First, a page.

While the holidays are often referred to as the happiest time of the year, for many people who have experienced a loss, it can be a challenging season. For most of my life, I looked forward to the holidays. I celebrated my birthday in November and then eased into the Christmas spirit by purchasing a wreath for my front door and bringing a Christmas tree inside my home. The feeling of unboxing and carefully unwrapping each holiday ornament to decorate with brought me so much joy. The way the world slowed down this time of year also gave me comfort. And being able to spend time with those I loved felt like a blessing. But it wasn’t until I experienced a loss that the holiday season took on a new meaning for me.
Whenever I encountered a friend who was ambivalent about the holidays after the loss of a loved one, I tried to include them in whatever plans I had so they would feel welcome somewhere. My grandmother was always happy to have more people join our little festivities. Yet, most times, the invitation would be declined in favor of a cozy night in with their thoughts. Candidly, the reaction made my heart hurt, but now that I’m in a similar place in life, it makes total sense.
This year, Thanksgiving was the first holiday I had to navigate, although I began to feel the grips of grief much earlier this fall. While I was grateful for friends who extended an invite and wanted me to pull up a seat with their families, I declined all of their kind invitations. The mere thought of celebrating with someone else’s family felt like a knife to my heart while simultaneously feeling like I was cheating on my usual traditions. It wouldn’t just be a seat at the table for me that was needed, but also a chair for my grief, which feels like an extra appendage to be accounted for these days.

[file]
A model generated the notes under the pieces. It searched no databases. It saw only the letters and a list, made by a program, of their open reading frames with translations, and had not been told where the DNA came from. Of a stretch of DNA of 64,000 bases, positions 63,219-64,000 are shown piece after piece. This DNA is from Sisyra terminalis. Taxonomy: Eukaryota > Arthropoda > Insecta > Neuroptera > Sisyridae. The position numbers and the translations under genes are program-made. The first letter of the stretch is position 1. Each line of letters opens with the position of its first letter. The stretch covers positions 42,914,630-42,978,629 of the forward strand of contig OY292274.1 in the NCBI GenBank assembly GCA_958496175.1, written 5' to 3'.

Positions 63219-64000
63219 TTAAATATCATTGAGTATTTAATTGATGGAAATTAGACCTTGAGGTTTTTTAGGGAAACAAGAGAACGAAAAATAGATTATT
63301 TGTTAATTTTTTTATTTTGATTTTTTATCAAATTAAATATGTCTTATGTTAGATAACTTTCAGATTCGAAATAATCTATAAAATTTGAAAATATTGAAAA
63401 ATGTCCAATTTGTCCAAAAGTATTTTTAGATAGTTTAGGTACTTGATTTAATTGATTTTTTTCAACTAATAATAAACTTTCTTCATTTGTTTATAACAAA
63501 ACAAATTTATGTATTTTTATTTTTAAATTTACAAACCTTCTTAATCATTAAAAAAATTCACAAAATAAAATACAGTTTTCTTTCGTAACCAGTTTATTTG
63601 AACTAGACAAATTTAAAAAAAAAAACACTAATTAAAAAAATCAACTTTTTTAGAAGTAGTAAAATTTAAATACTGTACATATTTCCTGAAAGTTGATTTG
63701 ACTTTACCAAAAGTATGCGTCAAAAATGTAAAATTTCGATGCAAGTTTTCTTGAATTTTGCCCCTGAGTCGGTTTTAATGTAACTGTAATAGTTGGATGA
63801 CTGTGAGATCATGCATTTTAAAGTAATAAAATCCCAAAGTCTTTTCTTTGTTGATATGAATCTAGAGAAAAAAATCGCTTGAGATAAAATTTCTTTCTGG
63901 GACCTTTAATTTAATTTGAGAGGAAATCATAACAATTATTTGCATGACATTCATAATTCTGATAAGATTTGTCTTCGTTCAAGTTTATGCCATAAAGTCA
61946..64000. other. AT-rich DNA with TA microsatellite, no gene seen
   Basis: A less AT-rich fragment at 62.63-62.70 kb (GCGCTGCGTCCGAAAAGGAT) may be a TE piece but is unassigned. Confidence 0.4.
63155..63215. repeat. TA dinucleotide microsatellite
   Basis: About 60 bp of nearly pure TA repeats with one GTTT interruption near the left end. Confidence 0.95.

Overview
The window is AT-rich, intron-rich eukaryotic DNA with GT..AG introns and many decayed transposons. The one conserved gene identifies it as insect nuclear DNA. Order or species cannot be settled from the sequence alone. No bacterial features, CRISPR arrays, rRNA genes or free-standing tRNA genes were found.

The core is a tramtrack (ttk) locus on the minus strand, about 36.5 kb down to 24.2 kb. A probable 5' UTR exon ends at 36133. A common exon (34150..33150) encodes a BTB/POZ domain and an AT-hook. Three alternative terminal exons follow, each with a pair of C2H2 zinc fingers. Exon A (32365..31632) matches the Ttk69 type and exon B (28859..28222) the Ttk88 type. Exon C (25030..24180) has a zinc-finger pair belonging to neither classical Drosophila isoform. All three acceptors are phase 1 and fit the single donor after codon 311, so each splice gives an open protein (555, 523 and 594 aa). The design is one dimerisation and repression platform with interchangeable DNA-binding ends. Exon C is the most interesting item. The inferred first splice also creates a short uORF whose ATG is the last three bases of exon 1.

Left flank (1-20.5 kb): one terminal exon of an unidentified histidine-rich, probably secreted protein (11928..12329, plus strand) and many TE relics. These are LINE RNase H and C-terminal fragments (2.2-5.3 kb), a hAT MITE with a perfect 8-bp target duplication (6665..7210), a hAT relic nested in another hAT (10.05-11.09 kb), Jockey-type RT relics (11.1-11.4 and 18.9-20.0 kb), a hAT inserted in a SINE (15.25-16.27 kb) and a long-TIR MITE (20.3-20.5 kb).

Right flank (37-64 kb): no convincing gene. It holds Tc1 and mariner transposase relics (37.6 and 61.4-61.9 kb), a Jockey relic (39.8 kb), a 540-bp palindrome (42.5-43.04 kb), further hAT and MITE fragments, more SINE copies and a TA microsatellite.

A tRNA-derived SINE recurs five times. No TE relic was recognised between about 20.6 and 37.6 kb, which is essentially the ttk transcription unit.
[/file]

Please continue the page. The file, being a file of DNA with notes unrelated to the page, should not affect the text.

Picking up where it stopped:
Many of the emotions I’ve felt these last few months have surprised me. The thing about grief is that it can sneak up on you when you least expect it. From warming up a cup of coffee to driving out of state for a funeral, the depth of grief and what triggers it for me knows no bounds. To those who have experienced grief, I’m sure you can relate in some way.
In honor of National Grief Awareness Week, and as we prepare to celebrate Hanukkah and Christmas and ring in a new year, it’s a time when those grieving may feel the need to retreat to find comfort (I know I do). But it’s also a time to lean on others for support. While I am by no means an expert on grieving or loss, here are a few things I will be doing during the holiday season to support my mental and emotional health:
- Honor boundaries: While I appreciate all of the holiday invites I’ve been receiving, I’m determined to ride this one out alone, and I feel more comfortable doing my own thing (although that doesn’t mean I don’t appreciate the kind gestures). One way I’m honoring my emotional headspace is by accepting that this is the reality for this year and knowing that it won’t always feel this hard. I’ve been fortunate to have friends who understand my position and are finding other ways to support me. On Thanksgiving, my client prepared and packaged a whole Thanksgiving meal for me to enjoy. It was the perfect way to support me and help me celebrate Thanksgiving.
- Feel emotions: Part of working through the grieving process is accepting your emotions when they come. I’ve gone from feeling perfectly fine to crying hysterically minutes later. And the smallest thing can trigger that reaction. Permitting myself to be with my feelings has been a huge help, and I allow it to cross over into my work life, too. When my emotions are running high, the best thing I can do is take a break. That may mean taking a walk in nature or talking to a friend, but I don’t do my best work on these days, so it means taking a “sanity day” work-wise.
- Do something meaningful: My grandmother and I used to attend mass during the holiday season. Neither of us was particularly religious at any other time of the year, but this was when we went to church. It’s a tradition I plan on honoring this year and for many years to come.
If the thought of the holidays feels overwhelming (for any reason), I hope something in this post resonated with you. At the very least, please know that you are not alone. Seek support from family, friends, or a grief counselor and take care of yourself both physically and emotionally this holiday season. By doing so, you can honor your loved one and create new memories that will help you heal.